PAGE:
Bernama reported that "the feelings of hatred towards certain people instilled in the minds of Malaysians right from kindergarten to university was making them unable to think for themselves".
He said: "At the kindergarten, they are taught to hate certain people, told to spit and step on the pictures of certain people.
"This sticks with them until they reach university where they are again incited to hate certain quarters. They can no longer think.
"They close their ears, close their eyes and close their minds and refuse to listen, to analyse and seek the truth".
The mass media reports of Mahathirís speech to Malaysian students in London yesterday makes very sad reading, for it is clear that Malaysians cannot look forward to political and economic reforms so long as Mahathir is Prime Minister when he could believe that the reason why UMNO suffered its greatest electoral defeat in the recent general election is because there is a new generation of Malaysians who are no better than robots, who cannot think for themselves because "They close their ears, close their eyes and close their minds and refuse to listen, to analyse and seek the truth".
In the last general election, the Barisan Nasional secured only some 56 per cent of the national votes cast, although it won a disproportionate 75 per cent of the parliamentary seats in winning 148 out of 193 parliamentary seats. UMNO would have suffered an even worse defeat if 680,000 new voters, mostly from the young generation had not been disenfranchised and denied the right to vote in the dirtiest general election in the nationís history.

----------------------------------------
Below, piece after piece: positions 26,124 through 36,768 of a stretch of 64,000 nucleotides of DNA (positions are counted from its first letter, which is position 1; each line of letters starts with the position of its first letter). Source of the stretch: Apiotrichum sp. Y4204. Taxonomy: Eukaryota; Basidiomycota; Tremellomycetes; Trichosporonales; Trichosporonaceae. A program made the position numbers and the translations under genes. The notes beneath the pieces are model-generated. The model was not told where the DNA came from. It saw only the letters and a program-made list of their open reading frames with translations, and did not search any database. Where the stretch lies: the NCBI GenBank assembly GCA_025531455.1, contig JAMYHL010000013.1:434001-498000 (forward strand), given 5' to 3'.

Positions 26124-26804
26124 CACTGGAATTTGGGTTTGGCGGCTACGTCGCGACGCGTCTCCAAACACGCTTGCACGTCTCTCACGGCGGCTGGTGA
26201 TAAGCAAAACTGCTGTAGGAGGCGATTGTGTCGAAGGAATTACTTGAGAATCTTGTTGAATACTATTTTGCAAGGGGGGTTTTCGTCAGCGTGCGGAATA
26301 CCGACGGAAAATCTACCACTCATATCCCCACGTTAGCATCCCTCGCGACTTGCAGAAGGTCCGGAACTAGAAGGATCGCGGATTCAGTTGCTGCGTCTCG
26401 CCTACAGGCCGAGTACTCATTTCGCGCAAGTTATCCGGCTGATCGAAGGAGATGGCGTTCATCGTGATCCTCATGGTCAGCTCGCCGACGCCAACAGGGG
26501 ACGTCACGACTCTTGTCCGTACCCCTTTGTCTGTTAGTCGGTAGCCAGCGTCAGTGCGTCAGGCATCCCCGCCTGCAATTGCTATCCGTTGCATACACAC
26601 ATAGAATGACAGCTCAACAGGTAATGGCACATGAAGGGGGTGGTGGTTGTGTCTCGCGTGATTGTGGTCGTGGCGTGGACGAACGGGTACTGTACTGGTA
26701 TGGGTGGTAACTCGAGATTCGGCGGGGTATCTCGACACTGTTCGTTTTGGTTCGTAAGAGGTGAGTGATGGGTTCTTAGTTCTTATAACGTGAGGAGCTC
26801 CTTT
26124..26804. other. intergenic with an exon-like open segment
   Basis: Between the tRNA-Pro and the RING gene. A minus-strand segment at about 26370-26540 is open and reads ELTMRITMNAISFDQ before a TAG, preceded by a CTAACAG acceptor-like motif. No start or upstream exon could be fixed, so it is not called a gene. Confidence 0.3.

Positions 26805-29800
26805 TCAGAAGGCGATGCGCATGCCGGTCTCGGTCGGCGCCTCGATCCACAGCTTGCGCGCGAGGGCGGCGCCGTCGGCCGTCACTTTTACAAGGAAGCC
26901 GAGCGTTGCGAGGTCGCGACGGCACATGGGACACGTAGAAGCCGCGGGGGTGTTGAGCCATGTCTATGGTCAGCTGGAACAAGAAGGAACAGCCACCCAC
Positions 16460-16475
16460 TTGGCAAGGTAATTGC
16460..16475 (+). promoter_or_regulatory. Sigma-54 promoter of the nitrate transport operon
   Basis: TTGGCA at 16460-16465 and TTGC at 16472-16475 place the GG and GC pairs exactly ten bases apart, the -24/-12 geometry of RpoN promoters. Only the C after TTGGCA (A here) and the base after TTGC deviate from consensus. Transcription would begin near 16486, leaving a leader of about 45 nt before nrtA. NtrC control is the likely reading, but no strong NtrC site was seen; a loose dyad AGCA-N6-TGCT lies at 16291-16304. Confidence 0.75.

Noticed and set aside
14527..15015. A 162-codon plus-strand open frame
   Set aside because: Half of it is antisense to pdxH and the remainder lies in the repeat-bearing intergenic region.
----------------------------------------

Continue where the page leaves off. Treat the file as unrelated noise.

When Mahathir attributes UMNOís worst electoral result in its party history where it lost the support of some 55 to 60 per cent of the Malay electorate to the Barisan Alternative as because of the inability of the Malay voters to think and having "closed minds", is Mahathir sending out the message that there could be no hope for political and economic reform and change so long as he remains as Prime Minister?
This has reinforced my statement three weeks ago that Tengku Razaleigh Hamzah appears to be the only UMNO leader who had not misread the recent election results when he said that what the people want is not just physical development but also freedom and expressed his reservations against the crackdown against fundamental rights and democratic freedoms both inside UMNO and in the country.
On Saturday, after his lunch with French President Jacques Chirac at the Elysee Palace in Paris, Mahathir spoke to the press and reiterated that he was not convinced that the effect of globalisation was going to be good for everyone.